More claims of contaminated fruit

Fruit contamination protocol: NSW Police have said contaminated food should be returned to point of sale, who will report it to NSW authorities, that is, the Department of Primary Industries. Picture: Seven News
Fruit contamination protocol: NSW Police have said contaminated food should be returned to point of sale, who will report it to NSW authorities, that is, the Department of Primary Industries. Picture: Seven News

It’s been months since needles were first found in strawberries, but it seems the saga has continued after a family from Casula reported their discovery of an orange with a needle in it last week.

The story surfaced after they did an interview with SevenNews.

The pointy object was found by Maddie Sheridan, 4, after her mother and she cut up the piece of fruit.

According to Seven News the family returned the piece of fruit to Casula Woolworths and authorities were notified.

A spokesperson from the WoolworthsGroup made a statement: “At Woolworths we treat product safety very seriously. We're aware of the customer report and are investigating the matter.”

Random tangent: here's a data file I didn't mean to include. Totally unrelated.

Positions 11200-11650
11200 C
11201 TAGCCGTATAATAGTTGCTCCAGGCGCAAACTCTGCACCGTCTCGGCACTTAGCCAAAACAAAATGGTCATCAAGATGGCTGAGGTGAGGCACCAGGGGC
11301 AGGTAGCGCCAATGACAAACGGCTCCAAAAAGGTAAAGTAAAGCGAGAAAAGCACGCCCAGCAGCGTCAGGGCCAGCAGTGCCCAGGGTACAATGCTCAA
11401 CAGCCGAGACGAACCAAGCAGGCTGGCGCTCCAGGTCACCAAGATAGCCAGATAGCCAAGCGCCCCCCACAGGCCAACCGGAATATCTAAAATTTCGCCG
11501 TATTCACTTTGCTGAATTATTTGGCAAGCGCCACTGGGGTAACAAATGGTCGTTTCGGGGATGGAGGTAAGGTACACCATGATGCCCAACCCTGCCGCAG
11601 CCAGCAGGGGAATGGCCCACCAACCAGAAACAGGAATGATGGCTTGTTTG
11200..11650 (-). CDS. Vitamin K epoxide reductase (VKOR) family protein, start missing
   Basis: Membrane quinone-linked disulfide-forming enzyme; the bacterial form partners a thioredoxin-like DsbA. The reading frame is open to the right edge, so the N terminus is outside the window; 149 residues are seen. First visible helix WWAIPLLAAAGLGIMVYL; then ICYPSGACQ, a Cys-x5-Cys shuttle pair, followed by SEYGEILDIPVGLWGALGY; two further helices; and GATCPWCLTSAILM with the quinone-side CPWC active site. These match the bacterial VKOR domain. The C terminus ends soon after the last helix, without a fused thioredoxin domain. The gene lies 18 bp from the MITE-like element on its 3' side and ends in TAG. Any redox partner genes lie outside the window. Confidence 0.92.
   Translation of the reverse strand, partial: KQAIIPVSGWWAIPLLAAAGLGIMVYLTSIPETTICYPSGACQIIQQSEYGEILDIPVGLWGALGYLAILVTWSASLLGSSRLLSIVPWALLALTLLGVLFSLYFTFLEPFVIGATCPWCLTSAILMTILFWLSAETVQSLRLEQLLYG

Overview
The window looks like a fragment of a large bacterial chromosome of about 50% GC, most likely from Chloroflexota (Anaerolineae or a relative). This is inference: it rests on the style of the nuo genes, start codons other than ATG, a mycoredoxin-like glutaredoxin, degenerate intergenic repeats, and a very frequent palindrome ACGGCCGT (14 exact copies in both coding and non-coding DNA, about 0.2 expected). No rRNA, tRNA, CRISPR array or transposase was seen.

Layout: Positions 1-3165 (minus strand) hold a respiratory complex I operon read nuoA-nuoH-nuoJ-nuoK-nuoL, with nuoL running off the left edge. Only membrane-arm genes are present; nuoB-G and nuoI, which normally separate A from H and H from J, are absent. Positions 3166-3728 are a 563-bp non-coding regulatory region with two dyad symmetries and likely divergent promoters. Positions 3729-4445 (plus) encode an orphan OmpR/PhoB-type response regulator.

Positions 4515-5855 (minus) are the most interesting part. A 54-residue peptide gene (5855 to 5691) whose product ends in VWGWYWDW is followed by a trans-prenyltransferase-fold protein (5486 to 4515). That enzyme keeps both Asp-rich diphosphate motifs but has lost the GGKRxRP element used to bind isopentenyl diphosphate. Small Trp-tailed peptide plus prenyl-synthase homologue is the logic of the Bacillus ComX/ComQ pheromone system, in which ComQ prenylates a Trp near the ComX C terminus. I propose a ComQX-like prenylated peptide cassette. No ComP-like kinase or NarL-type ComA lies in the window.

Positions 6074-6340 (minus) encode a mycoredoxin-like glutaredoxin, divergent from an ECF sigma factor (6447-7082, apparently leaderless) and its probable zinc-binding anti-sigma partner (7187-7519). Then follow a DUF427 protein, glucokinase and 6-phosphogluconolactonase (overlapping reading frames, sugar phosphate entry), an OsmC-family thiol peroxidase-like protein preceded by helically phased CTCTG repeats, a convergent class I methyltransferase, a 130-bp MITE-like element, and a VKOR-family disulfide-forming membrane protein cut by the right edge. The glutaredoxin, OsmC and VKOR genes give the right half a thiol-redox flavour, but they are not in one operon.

Fairfax Media contacted LiverpoolPolice who said they weren’t aware of last week’s reports of a contaminated orange, however NSW Police Media said investigations are continuing by the NSWFoodAuthority.

“NSW Police investigate large-scale food contamination – where it’s believed to be a deliberate or criminal act,” a spokesperson said.

“The recent widely-publicised strawberry contamination was believed to have originated in Queensland and the investigation was led by Queensland Health and police.

“NSW Police simply provided information about product received in NSW. 

“We have now returned to business as usual.

“Any food contamination should be returned to the point of sale awhere staff will report it to NSW authorities such as the Department of Primary Industries.”​

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